Total Miles: 1,353.8
Östersund, Sweden – August 30, 2016
I glare at the sign. A man shaped figure with a red cross through it. No pedestrians allowed. No translation needed.
I’d already seen it once, three miles earlier, closer to the city center at another junction of the E14 highway. The road is too big and too fast here for hitchhiking. I need to get farther out where it shrinks back down, where I can stand along the side with my thumb out.
I look at my map. Six more miles and there might be a spot.
“Six miles,” I mutter. “Six useless miles.”
I hate miles that don’t count. They still wear on your legs. They still beat up your feet. They still sap away hours. But it they don’t get you any closer to Tarifa.
I stare at the sign again, feel my chest raise and lower with a sigh, and start walking the six miles on side roads to the next junction.
“Östersund,” I laugh, “where all my problems go away.”
The batteries never made it. They sent them by the wrong carrier and after checking two post offices, I’d given up all hope that somehow they’d made it. At least Thermarest came through with a new mattress, exchanging the old one with nothing more than a picture and description of the problem I was having. All they asked was where they could send the replacement and it had gotten there just as promised. And I found new rain gear, a poncho to try and see how it works.
But those batteries, those batteries that never made it to Tärnaby, they didn’t make it to Östersund either. Those batteries to charge my phone, my camera, my water treatment, my emergency beacon, my headlamp. No, no batteries.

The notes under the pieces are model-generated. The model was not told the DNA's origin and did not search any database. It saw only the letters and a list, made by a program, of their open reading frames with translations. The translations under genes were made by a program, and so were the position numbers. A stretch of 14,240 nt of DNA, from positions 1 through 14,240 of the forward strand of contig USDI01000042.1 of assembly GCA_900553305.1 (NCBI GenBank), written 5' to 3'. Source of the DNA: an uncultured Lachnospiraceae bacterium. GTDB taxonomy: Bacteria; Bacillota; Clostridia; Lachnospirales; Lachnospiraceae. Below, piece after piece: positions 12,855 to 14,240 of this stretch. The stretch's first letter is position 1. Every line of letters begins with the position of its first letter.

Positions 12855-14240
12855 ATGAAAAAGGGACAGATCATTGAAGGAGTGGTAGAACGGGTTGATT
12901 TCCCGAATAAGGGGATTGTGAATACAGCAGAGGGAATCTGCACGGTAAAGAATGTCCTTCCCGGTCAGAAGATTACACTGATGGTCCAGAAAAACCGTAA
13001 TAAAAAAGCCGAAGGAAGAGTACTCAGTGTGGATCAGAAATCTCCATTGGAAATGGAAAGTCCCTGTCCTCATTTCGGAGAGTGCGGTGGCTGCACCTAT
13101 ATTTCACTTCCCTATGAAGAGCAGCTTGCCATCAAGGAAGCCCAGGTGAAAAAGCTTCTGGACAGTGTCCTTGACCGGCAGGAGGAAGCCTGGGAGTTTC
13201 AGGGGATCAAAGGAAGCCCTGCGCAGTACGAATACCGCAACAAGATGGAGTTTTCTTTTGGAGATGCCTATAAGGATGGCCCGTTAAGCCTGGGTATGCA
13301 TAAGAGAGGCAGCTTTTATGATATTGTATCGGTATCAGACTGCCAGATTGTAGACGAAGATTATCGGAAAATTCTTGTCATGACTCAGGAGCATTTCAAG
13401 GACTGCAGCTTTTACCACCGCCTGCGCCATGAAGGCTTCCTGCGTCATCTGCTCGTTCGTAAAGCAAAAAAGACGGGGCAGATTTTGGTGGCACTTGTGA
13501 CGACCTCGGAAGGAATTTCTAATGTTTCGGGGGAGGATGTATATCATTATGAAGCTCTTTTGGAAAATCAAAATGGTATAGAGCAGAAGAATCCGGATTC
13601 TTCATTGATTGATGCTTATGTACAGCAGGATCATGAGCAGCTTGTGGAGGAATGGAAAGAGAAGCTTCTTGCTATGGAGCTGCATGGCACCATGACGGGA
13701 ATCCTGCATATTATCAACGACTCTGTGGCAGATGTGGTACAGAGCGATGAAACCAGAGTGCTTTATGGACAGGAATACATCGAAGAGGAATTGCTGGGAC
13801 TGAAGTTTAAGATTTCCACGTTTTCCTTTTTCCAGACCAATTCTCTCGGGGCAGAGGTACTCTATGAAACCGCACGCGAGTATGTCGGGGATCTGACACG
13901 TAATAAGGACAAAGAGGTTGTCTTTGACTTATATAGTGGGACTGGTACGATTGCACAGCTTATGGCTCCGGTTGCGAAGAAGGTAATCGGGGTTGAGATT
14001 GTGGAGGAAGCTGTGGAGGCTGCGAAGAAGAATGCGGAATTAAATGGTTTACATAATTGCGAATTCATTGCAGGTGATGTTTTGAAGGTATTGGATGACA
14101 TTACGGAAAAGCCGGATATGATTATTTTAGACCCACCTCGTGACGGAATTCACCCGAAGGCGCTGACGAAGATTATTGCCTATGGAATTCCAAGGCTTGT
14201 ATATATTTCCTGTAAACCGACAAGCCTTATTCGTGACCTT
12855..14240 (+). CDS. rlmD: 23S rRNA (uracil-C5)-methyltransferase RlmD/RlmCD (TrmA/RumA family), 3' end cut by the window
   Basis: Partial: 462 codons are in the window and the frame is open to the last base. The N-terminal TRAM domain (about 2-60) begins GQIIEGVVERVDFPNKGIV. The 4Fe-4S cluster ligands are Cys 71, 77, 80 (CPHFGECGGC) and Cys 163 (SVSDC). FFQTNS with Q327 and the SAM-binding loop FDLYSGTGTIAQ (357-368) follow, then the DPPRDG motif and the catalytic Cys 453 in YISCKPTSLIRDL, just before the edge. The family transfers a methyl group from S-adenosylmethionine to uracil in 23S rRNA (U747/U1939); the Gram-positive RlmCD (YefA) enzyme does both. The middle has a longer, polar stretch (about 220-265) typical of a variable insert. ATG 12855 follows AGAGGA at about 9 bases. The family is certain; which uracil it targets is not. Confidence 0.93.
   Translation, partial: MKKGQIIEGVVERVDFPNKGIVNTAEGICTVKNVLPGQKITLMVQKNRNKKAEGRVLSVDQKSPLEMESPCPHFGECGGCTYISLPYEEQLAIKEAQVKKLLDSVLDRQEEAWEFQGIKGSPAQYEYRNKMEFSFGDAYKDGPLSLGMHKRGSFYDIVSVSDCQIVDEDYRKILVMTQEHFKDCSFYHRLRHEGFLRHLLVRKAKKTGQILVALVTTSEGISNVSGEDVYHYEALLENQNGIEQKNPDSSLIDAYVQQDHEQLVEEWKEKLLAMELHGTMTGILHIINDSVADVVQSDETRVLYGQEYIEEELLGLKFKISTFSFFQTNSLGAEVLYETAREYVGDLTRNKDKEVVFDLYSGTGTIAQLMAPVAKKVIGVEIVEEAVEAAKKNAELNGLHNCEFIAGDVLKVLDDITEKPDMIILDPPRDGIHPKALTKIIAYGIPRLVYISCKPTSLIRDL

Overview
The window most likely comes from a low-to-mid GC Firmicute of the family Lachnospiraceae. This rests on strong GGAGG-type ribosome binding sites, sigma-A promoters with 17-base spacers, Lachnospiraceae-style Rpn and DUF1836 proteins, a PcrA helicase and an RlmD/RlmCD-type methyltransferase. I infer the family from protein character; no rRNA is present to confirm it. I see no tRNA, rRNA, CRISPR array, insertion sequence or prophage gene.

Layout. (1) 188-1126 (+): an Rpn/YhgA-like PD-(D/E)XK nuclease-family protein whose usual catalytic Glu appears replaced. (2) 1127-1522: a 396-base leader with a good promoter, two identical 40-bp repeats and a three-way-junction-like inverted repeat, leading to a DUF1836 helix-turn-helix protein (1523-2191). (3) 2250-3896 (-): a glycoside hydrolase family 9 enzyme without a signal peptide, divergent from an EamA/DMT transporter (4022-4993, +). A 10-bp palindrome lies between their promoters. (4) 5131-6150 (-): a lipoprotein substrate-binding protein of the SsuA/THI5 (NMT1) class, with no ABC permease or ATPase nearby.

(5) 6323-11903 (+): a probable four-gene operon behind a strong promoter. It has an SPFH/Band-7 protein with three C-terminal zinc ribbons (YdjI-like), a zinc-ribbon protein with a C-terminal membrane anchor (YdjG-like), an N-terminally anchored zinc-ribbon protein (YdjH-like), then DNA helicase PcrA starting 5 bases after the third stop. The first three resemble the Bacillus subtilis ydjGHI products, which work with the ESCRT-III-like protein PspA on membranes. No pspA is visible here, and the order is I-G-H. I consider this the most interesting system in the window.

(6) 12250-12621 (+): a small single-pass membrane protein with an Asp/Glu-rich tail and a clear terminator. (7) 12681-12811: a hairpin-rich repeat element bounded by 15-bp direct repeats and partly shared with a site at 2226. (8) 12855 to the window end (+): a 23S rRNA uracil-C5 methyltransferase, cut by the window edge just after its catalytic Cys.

And now a six mile walk just to get out of town, just to reach a road and hold my thumb in the air to be rejected again and again and again.
“I need chocolate,” I mutter.
I pull out a giant bar and eat it piece by piece as I walk, thinking of all the decisions I wish I had back. How I should have sent things differently. How I wasted so much time researching post offices. How I wandered from one to the next looking for a package that didn’t exist. How I walked miles to the wrong intersection. How the next one I walked to also didn’t allow pedestrians. How now I’d barely have light left to hitch back and would probably end up sleeping in some woods on the outskirts of town.
I walk, eat my chocolate, and fume.
A man passes on his bicycle, slows, circles back and looks at me for a moment.
“You must be on a long journey,” he says.
I laugh and smile.
“Yea,” I say. “I’m walking to Spain.”
Later, I think back to that moment, as warm water washes over my shoulders, as my clothes spin clean in a washing machine, as we eat Swedish meatballs at his dining room table.
Sometimes I don’t know why I am where I am, why one moment after another leads me to walking down a road I never thought to see with a chocolate bar in one hand just as Vilhelm passes on his bike coming home from work, but somehow I end up right where I’m supposed to be.